9. It's for situations like the one for your image that I value the VR in the 16-35/4. Your shot is at 1/60s and even without VR, I would have attempted to get a +1 and +2 EV image (1/30, and 1/15s). Good chances the 1/15 would turn out blurry unless I'd manage to get of a few shots in a row. With VR, I'd be fairly certain to get a usable 1/15s exposure. I understand that setting up a tripod might have been intrusive in that situation but fail to see why bracketing would have been cause for any concern in that department.
  10. Talking of DR and HDR, with a mirrorless DSLR with electronic shutter, if I auto bracket 3 frames at say f5.6 1/1000, so spot on, 1 under and 1 over, how 'long' is the total process? I suppose I'm asking what's the dead time with a CMOS sensor and electronic shutter?

    It could theoretically all be over from start to finish in 1/1000 + 1/2000 + 1/500

    I'm thinking just how much movement with either subject and/or camera can be tolerated.

    I'd guess in the Canyon sequence, even with a slightly swaying photographer, sorry Andrew..;), they could all be aligned in post.
  11. Depending on the frame rate the camera delivers, realistically about 1/3 - 1s. The Sony A9 may need 1/6s.

    Without the need for ghost removal - it depends. People moving are one big issue, leaves and clouds can move sufficiently to cause issues. Waves also create quite a problem. And then there is the inadvertent movement of the photographer that leads to misaligned shots.

    Most certainly.
  12. The Nikon j5 can do 60 fps as true, full-res 20mpix stills, so I would think it could be done very quickly!
  13. I keep forgetting that one. Not surprisingly though, the Nikon 1 Series seems to be quite forgettable as a whole ;)
  14. True, Dieter - if I'd had the camera set up to bracket I might have been able to hold position without being jostled for long enough to cope. I actually did try a longer shutter speed to get the shadows to work, but the blur was unmanagable. In some photos there's the matter of sand falling, too, which varies, but I concede that most of the canyon shots were relatively stationary (and the D810 shots were with a tripod - which you're not allowed to bring unless you're on a photography tour). I actually did manually bracket (spinning a dial), and should have had the wherewithal to engage the bracketing mode even though I wasn't intending to HDR blend afterwards, which says something about how often I do this.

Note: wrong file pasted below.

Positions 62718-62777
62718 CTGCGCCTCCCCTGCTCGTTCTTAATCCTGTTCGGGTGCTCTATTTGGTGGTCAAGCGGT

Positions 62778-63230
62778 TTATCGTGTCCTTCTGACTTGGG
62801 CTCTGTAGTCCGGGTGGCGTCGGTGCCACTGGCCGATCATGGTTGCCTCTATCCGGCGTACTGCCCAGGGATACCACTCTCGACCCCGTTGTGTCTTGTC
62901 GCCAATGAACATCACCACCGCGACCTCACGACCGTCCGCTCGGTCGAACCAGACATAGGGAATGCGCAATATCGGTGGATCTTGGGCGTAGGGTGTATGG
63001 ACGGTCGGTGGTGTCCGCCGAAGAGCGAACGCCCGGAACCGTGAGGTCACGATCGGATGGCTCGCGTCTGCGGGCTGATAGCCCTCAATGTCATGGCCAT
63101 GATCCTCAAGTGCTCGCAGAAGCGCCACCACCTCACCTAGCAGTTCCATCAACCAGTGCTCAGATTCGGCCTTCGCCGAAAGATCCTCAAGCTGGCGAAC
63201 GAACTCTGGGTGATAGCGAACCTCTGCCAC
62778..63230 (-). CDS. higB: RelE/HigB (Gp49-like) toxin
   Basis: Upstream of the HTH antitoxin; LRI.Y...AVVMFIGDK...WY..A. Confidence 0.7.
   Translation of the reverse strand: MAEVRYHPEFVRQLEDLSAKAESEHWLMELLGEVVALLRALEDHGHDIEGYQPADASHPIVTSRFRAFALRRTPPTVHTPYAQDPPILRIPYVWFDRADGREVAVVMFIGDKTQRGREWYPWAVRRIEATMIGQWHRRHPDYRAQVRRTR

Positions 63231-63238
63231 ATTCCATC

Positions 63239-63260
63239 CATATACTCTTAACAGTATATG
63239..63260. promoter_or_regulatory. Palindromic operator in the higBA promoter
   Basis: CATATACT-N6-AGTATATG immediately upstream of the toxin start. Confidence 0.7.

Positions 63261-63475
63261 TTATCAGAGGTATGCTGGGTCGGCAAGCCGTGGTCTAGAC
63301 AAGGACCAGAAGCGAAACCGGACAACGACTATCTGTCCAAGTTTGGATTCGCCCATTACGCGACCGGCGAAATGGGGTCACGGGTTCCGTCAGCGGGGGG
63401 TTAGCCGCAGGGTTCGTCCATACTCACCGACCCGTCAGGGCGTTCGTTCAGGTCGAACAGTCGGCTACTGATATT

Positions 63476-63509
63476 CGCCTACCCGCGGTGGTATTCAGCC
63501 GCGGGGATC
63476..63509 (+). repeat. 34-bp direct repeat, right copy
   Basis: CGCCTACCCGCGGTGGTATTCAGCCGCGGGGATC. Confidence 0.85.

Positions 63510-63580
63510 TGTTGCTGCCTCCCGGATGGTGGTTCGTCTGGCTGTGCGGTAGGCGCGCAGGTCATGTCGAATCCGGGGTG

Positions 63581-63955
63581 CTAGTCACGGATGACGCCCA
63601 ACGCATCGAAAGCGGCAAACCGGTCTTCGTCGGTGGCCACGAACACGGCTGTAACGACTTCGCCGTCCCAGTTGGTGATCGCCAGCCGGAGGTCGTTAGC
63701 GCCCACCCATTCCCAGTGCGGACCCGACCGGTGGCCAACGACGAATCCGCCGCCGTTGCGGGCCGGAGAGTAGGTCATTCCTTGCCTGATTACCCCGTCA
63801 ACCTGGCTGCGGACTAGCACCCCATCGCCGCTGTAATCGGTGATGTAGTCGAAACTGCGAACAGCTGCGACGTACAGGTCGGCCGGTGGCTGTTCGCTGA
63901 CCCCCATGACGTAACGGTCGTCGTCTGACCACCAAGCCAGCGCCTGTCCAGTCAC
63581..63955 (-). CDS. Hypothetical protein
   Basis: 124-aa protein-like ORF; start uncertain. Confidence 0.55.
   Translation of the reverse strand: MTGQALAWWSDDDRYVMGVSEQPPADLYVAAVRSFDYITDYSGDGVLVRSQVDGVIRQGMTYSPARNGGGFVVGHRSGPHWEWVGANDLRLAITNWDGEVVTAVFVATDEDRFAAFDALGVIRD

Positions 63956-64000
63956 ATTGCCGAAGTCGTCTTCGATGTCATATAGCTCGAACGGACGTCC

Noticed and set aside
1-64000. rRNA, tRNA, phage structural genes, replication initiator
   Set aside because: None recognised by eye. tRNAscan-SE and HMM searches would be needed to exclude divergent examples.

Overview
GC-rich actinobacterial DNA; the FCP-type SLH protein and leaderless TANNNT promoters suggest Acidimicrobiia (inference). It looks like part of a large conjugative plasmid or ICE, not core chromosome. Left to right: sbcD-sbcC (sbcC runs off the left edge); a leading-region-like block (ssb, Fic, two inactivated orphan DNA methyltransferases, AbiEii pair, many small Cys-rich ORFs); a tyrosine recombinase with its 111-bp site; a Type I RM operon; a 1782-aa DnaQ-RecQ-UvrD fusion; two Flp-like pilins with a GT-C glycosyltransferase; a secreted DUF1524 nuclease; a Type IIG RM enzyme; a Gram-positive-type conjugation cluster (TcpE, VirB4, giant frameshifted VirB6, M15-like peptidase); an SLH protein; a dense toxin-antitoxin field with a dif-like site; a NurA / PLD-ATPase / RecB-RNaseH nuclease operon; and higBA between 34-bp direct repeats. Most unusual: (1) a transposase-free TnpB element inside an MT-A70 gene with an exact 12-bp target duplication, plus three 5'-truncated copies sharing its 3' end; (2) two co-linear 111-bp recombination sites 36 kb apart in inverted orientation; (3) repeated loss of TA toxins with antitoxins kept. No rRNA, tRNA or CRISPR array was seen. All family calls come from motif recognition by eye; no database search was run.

Anyway: yes, it's relatively rare that the capabilities of a modern DSLR let you do something you absolutely couldn't do before. This speaks partly to how competent cameras were even in the D700 era. Nonetheless, knowing that you have a good chance of recovering shadow detail when you've taken a single shot, and having it guaranteed to work cleanly with a moving subject, is a useful thing. Sometimes we set up an HDR landscape on a tripod. Sometimes we just try to take a snap at a relative's outdoor wedding where the groomsmen stand in the sun and wear white and gold, and the bridesmaids are in dark purple and hiding from the sun under a tree, and the shot we try to get is taken with the camera on the end of a tripod dangled above our heads. I certainly don't make a habit of it, but it's nice that it works on the rare occasions it comes up. (That one actually was with a D700, but I'd have got a bit more detail if it wasn't.)

    Of course, this is also an argument for the D800 having video support, which the D700 doesn't. :)

    I got a 1 series almost entirely for the high speed shooting - but video, not stills. I note the latest RX100 can do the same trick but possibly at more sensible resolutions, which would tempt me if they were a bit cheaper...
  15. That's a thing.. I do not hesitate recommending the D800 as a perfect camera for the current prices, or getting one myself as a backup.
    But video.. I did make use of it once and liked the process and results. But video has moved on! from HD to 4K.
    That now would in fact be one of the main points of doubt.
    For still photography, few camera's beat the D800, even more modern ones. But modern video comes at a premium.